Seemingly there are fourteen American small horses in training in the USA, and given that they live for 40- 50 years, they are much better value for money than a dog.  A guide horse has also been the first horse to fly in the passenger cabin of an air craft.

They do have many advantages. Dogs are predators and are geared neurologically to hunt in their DNA. We have turned them into guardians and Shepard’s but mostly, they chase things and eat them. Including tennis balls.  Horses are prey, they are neurologically programmed to keep safe and be wary.  They are not easily distracted by people petting them when there is something unpleasant on the horizon.

A survey in the states has shown that 27% of visually impaired people would prefer a Guide Horse

But, knowing horses as I do, they like to eat.  Their diet is full of roughage and poor in quality so they like to graze for hours, then sleep to digest. A fit dog will eat for 2.5 seconds once a day and that does it fine. Do working guide ponies get to graze? Or is it like owning an electric car, you incorporate the ‘charging up’ into your lifestyle.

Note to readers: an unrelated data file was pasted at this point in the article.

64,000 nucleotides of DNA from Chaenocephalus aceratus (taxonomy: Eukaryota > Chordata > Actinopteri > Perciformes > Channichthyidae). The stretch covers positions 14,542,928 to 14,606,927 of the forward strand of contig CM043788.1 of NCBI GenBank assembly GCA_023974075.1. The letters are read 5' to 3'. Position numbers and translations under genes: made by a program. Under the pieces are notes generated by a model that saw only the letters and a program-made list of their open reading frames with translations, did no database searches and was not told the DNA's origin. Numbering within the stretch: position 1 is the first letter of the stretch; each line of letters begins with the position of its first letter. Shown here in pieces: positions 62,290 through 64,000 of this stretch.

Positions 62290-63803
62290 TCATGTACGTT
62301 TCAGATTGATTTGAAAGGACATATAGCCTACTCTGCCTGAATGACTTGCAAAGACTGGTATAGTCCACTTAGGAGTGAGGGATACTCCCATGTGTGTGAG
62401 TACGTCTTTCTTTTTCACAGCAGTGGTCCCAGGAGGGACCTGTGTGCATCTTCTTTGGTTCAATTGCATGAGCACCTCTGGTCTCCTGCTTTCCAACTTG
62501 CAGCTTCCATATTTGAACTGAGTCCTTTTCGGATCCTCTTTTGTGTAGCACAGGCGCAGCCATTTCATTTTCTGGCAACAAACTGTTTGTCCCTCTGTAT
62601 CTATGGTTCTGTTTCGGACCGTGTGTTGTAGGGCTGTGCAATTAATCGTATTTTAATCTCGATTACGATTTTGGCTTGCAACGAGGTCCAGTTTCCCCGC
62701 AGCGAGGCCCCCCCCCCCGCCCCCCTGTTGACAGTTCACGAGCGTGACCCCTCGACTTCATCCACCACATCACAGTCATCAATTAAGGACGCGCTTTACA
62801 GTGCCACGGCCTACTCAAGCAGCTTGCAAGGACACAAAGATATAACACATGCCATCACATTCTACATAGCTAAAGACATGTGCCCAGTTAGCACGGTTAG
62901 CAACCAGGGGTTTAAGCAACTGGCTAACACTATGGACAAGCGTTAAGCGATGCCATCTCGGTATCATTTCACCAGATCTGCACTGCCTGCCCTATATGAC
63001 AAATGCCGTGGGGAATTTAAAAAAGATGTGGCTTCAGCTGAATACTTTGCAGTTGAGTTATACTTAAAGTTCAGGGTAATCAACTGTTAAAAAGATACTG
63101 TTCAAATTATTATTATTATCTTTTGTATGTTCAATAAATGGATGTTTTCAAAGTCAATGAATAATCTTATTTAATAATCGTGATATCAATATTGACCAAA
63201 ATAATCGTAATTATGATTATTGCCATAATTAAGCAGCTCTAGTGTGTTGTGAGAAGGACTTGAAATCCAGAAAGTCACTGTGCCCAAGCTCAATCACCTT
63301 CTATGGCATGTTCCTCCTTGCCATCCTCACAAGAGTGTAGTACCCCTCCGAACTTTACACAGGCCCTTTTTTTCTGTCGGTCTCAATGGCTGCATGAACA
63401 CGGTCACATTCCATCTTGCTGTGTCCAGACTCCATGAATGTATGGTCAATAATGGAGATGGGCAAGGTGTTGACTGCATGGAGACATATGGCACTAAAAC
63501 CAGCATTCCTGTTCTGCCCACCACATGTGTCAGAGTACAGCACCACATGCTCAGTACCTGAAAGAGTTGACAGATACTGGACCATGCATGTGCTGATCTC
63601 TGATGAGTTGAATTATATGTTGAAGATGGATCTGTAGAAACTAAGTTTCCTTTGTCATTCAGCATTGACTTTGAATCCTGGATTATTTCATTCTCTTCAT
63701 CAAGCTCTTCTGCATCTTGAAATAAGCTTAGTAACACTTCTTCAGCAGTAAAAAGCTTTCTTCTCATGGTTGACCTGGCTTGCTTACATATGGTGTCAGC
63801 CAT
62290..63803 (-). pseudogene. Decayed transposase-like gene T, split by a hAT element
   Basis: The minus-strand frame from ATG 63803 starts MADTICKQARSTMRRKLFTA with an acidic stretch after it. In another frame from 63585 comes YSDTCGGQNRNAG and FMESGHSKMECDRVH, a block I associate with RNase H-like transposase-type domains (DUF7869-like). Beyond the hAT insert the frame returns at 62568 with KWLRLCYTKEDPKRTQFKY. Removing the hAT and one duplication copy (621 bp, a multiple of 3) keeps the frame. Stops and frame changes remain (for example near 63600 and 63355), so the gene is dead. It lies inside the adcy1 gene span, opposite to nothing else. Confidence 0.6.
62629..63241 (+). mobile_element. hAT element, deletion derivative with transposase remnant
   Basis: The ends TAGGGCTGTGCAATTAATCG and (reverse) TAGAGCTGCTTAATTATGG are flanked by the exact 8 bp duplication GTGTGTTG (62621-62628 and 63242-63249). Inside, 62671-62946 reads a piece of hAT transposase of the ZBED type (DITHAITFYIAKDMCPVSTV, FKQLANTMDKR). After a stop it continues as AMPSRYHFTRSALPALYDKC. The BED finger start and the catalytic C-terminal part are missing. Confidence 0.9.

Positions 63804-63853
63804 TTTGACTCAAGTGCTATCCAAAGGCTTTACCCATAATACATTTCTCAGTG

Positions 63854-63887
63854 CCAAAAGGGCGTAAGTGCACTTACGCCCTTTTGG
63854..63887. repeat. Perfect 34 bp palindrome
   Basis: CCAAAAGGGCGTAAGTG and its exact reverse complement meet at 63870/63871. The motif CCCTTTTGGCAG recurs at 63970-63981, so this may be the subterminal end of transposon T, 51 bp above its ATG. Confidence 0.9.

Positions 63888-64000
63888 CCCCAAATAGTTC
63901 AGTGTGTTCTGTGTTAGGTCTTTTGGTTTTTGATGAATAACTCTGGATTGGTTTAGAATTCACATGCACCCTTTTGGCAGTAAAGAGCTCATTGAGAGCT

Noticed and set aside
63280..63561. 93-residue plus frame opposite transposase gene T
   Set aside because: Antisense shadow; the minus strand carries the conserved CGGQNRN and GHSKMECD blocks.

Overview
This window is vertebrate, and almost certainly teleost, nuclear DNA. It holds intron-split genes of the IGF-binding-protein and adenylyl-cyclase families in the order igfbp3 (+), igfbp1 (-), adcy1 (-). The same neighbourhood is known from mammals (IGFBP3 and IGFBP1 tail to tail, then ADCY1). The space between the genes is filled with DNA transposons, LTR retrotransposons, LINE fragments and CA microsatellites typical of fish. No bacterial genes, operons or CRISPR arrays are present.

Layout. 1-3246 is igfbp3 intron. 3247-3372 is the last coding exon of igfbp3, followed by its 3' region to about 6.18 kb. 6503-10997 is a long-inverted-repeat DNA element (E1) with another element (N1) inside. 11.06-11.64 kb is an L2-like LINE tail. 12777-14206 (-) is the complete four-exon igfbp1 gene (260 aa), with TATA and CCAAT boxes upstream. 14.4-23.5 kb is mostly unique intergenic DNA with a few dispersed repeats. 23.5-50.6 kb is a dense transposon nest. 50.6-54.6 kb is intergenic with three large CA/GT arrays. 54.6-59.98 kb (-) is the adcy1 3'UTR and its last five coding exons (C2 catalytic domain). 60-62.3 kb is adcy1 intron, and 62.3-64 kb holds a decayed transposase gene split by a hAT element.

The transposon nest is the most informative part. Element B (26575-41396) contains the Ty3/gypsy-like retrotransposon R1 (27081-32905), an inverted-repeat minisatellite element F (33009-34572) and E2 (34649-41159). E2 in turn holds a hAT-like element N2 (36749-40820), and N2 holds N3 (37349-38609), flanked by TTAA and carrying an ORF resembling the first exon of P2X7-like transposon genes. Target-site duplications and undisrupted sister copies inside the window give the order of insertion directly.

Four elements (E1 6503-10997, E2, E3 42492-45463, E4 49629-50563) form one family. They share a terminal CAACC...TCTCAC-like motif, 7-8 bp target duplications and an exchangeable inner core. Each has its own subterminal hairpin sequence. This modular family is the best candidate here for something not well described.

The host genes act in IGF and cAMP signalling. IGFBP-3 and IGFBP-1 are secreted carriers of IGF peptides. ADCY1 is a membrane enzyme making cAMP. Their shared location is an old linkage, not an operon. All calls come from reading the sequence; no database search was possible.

The advantages of guide horses are obvious, especially if the candidate has been a horsey person in the past or are allergic to dogs. And it does mean that the grief of losing a beloved guide dog is spared, due to the pony living that much longer.  The ponies are also strong enough to provide physical support, helping their person up from a chair or out of bed, something even the best strained guide dog would struggle with. They also live outdoors when not working which appeals to some people.